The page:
As devices become ever smaller and more sophisticated, there is also a general need for creating high quality defect-free thin coatings of polymers on 3-dimensional wafer topography, for example, for shrinkage of the size of trench openings. To address this challenge, we developed a spin-on polymer brush material, which comprises of a dopant moiety with a universal adhesive dopamine end group. We demonstrate that the polymer coating is highly conformal and free of pinhole defects, even when only a few nm thick, or when coated over high aspect ratio over 200 nm deep trench topography. Our investigations demonstrate that the dopamine end group enables stable sub-10 nm thick conformal coatings on three-dimensional surfaces.
Furthermore, on acute 3-dimensional semiconductor topography, the creation of highly doped abrupt, ultra-shallow junctions with three-dimensional control are essential for successful source-drain contacts. In consideration of this need, we extended the above polymer brush concept further by incorporating a suitable implant dopant atom, such as boron, into the monomer structure. After conformal coating and a subsequent rapid thermal annealing process, the dopant atom is driven into the semiconductor substrate underneath the polymer film. This is potentially very useful for uniform all-around doping of 3-dimensional topography such as FinFETs or Nanowire-FETs. A high dopant dosage on silicon substrate with appropriate shallow implant characteristics was demonstrated for the end-functionalized dopant polymer brush, highlighting one of the promising applications of such conformal coatings.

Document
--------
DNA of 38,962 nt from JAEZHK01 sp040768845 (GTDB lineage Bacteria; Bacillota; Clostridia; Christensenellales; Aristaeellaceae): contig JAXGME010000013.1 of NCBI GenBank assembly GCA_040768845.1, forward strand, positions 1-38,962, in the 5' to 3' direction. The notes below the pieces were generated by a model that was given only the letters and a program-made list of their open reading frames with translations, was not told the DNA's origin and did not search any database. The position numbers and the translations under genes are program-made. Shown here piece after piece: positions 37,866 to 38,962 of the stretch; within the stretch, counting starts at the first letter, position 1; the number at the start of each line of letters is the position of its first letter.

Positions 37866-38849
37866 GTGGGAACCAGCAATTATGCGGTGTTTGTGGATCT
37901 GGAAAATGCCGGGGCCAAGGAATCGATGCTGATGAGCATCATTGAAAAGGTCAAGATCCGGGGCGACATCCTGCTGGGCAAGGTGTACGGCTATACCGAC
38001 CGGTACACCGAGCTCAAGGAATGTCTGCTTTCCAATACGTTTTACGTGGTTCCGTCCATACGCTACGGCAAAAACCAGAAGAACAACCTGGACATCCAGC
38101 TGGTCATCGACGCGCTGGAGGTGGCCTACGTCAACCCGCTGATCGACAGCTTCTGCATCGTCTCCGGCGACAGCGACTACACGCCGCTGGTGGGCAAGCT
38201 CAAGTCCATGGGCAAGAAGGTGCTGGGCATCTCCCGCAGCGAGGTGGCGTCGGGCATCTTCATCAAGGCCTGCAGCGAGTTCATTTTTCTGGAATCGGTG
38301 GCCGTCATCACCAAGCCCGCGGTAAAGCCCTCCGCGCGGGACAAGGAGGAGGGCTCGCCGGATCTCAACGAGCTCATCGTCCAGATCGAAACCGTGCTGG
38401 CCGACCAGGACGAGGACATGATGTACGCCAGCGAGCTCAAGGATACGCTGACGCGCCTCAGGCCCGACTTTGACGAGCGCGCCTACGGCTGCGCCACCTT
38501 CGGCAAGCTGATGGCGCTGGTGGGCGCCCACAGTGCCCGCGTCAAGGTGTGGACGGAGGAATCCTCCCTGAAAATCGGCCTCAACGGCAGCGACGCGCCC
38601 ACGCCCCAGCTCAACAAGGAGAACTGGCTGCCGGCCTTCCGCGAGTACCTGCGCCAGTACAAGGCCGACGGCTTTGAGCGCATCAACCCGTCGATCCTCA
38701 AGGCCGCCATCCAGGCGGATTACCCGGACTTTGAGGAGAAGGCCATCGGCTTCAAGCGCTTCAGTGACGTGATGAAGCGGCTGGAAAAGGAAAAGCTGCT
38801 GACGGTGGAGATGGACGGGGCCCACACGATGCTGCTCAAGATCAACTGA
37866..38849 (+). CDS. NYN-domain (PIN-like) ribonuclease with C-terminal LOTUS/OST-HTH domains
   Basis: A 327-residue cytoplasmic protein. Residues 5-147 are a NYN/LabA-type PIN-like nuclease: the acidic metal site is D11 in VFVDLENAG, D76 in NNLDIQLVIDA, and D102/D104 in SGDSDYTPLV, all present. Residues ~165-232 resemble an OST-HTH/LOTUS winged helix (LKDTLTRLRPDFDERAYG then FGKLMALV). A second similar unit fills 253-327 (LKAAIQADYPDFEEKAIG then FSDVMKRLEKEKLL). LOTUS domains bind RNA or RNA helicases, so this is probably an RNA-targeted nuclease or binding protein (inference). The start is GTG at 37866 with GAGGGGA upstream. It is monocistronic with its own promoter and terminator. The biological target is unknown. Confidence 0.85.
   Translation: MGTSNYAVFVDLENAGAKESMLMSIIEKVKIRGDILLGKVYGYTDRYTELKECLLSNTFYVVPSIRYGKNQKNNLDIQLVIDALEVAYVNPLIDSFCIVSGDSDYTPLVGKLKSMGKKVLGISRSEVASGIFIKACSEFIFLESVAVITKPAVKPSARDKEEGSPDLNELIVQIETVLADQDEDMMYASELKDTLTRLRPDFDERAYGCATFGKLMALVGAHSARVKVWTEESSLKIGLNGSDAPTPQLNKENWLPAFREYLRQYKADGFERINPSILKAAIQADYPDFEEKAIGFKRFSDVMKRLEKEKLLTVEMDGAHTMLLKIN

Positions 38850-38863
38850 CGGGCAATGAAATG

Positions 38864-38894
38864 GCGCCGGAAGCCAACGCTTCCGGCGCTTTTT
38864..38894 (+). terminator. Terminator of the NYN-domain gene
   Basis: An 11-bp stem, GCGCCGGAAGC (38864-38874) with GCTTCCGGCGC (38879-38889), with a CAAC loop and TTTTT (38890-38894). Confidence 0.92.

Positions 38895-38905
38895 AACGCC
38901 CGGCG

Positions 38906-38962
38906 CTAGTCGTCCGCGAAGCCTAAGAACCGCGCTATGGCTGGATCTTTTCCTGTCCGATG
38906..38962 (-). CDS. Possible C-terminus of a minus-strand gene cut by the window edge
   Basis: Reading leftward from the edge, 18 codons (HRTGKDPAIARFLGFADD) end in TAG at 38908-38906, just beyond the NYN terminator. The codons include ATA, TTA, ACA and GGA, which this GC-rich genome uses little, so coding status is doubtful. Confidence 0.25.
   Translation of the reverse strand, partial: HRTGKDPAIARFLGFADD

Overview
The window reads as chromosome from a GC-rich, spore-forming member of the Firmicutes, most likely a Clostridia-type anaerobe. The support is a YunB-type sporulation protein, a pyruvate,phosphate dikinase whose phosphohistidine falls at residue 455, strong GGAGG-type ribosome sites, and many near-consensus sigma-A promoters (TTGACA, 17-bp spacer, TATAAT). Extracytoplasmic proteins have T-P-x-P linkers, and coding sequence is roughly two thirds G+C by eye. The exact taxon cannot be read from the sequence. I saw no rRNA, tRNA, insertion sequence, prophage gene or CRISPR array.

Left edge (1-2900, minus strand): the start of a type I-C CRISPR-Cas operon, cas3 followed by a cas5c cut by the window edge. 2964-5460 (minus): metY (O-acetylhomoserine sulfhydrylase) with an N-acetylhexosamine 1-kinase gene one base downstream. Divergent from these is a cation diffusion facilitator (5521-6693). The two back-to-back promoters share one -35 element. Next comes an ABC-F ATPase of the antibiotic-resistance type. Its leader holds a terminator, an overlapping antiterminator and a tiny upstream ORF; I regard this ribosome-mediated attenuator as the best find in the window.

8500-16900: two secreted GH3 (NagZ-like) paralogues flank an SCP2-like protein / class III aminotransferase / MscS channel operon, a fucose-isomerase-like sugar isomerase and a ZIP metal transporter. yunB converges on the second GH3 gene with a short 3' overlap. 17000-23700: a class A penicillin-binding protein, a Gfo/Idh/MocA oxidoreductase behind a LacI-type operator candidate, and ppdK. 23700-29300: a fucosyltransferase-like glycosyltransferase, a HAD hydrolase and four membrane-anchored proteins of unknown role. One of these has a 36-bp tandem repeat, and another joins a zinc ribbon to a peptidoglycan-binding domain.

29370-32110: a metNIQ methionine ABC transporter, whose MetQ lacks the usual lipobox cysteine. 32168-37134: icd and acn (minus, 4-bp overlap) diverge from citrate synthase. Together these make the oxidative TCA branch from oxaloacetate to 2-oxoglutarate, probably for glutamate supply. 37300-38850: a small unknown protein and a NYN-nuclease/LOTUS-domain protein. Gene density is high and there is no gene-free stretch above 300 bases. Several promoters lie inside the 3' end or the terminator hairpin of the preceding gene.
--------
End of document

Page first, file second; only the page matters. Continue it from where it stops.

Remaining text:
A trilayer stack of spin-on-carbon (SOC), silicon anti-reflective coating (SiARC) and photoresist (PR) is often used to enable high resolution implant layers for integrated circuit manufacturing. Damage to substrates from SiARC removal using dry etching or aqueous hydrogen fluoride has increased the demand for innovative SiARC materials for implant lithography process. Wet strippable SiARCs (WS-SiARCs) capable of stripping under mild conditions such as SC1 (ammonium hydroxide/hydrogen peroxide/water) while maintaining key performance metrics of standard SiARCs is highly desirable. Minimizing the formation of Si-O-Si linkages by introducing organic crosslink sites was effective to impart SC1 solubility particularly after O2 dry etching. Incorporation of acidic groups onto the crosslinking site further improved SC1 solubility. A new siloxane polymer architecture that has SC1 active functionality in the polymer backbone was developed to further enhance SC1 solubility. A new SiARC formulation based on the new siloxane polymer achieved equivalent lithographic performances to a classic SiARC and SC1 strip rate >240Å/min under a relatively low concentration SC1 condition such as ammonium hydroxide/hydrogen peroxide/water=1/1/40.